The new Roland Aira System-1 synthesizer puzzled a lot of synth fans when it was originally introduced, mainly because it introduced a new ‘Plug-Out’ technology that promised to let the System-1 have different sonic personalities.
Now that several ‘Plug-Out’ synths are available, it’s easier to appreciate the System-1 as a platform. In this video, Sweetwater’s Mitch Gallagher offers another look at the System-1 platform and shows how Rolland’s Plug-Out technology lets you use their soft synths as a hardware synth.
- Four oscillators for buckets of fat synth tones
- Oscillator colors create continuous waveform changes from simple to complex
- All parameters can be controlled with physical knobs and sliders with LED indicators
- Advanced arpeggiator with Scatter function
- Scatter jog dial offers 10 different phrase variations with dynamic, real-time control over 10 stages of depth
- -12 dB and -24 dB filter types with independent high-pass filters
- Tone knob for easy tonal balancing
- Crusher knob for modern edge
- Integrated delay and reverb effects
- Tempo syncing for LFO and delay
- Innovative thin keyboard with 25 normal-sized keys
- The most compact Roland synth ever
The Roland System-1 has a street price of about US $600. Additional Plug-Out synths, including the SH-101 Plug-Out software synth and the SH-2 synth, are available at the Roland site.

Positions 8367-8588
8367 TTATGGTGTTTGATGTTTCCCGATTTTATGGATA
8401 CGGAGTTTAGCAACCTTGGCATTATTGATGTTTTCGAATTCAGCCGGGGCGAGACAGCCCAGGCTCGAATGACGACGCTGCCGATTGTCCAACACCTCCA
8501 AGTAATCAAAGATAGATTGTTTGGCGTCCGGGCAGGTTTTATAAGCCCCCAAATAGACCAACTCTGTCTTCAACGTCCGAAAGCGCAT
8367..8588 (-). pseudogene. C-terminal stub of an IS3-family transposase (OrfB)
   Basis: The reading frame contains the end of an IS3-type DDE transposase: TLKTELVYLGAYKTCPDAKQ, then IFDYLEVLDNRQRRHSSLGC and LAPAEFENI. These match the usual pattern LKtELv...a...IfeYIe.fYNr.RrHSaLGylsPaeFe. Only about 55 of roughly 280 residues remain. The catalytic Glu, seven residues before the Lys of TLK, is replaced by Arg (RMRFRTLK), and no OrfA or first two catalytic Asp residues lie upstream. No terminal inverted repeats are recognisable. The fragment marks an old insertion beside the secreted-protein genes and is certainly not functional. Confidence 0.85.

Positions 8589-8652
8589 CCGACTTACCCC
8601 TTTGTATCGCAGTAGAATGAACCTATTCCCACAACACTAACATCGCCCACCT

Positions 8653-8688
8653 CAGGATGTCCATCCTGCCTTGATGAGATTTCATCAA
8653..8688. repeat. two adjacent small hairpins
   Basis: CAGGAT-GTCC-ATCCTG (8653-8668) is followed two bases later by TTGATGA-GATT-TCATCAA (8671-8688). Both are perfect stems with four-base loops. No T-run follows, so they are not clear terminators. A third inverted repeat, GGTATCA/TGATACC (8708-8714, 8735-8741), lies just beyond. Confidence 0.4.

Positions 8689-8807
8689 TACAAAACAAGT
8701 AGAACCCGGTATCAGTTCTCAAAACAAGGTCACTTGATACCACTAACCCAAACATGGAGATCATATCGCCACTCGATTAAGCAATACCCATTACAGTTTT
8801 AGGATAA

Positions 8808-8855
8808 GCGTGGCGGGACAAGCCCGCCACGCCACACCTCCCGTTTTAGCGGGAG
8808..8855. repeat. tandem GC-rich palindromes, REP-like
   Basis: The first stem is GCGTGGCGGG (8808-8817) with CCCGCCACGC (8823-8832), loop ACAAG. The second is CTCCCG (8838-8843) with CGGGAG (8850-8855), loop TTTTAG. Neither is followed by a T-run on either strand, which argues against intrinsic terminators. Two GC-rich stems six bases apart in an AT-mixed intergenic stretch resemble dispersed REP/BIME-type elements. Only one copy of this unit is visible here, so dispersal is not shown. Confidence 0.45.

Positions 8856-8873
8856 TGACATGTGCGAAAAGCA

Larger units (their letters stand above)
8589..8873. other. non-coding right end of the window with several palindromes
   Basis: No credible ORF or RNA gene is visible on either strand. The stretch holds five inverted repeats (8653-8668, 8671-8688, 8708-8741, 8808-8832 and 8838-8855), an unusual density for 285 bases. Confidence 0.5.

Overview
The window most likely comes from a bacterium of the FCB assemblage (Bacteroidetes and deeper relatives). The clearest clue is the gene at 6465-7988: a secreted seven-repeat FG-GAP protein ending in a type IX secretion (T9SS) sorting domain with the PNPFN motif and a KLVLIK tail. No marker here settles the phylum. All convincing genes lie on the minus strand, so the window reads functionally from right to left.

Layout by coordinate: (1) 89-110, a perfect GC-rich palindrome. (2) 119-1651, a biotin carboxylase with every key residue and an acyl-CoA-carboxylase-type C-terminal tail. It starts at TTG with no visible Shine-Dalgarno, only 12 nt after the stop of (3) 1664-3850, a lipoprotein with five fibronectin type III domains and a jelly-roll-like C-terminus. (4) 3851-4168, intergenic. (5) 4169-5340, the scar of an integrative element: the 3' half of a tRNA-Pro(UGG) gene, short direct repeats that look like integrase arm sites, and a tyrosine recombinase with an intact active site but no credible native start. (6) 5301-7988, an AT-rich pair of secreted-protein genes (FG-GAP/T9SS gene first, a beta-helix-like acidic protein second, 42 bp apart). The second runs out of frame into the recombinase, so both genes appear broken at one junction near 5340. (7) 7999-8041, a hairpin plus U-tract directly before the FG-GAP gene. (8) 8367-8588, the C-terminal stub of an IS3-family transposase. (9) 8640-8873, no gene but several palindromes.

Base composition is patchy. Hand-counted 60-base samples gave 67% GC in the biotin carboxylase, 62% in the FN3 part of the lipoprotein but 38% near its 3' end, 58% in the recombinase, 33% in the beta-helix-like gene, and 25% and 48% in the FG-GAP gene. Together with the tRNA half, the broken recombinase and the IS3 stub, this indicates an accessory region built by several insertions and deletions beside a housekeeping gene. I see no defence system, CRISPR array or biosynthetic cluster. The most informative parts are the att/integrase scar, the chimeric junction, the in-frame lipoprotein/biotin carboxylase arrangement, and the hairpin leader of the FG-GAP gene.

11 thoughts on “Roland System-1 Plug-out Synthesizer Overview”
Been using the SH-2 and it really is first rate. If Roland do a JP-4 or ProMars, I’ll be very happy.
Borg lights aside, the System 1 is great.
If no one buys the SH-2, the rest won’t come.
Jupiter 4 on the SY-1 & CR-78 on the TR, and who will be able to resist?
Is two several? I do not think that is meaning what you are think it is meaning.
There are three plug outs available now, The system one, the Sh2 and the SH 101.
Roland has made this confusing though, because not all of them are available as plug-ins
It’d be cooler if you could put any VST on the System-1; otherwise Automap with Novation’s midi controllers like mkii is better IMO since it can any map settings to any virtual synth.
Yes, or open up the platform so that anybody can write a plug-in for it.
I wonder if the roland plugouts sound identical to the standalone roland plugins?
The synth is the same, but the hardware intros additional factors, like the quality of the digital to analog converters.
Are the convertors providing something vital to the sound? For instance, would I want some (what I assume) are relatively cheap DAC’s from Roland or would I rather use my Apogee? I’m asking seriously, as in, do they contribute to the “flavor” of the instrument…. Because I don’t see that prima facie as being a selling point. Still not sold on these “yet”, like some aspects, … and if I bought it, would I be able to use the synths without the “dongle” keyboard? or would it always require it being around?
It reminds me the Roland VariOS from 2003 ¿remember that one?
the same speech about virtual analog synths (in those years Jupiter 8 and TB303). They promise support and future upgrades and at the end nothing happens. Not sure if Roland is a company that offers real and trustable support for their software products.
Also not sure about these product built quality, the market offers many cheap plastic keyboards that promise many wonders for low cost, and at the end one or two years later the product is forget.
If Roland creates a future V-Synth 2 with additional Plug-out technology maybe it will be the product to trust.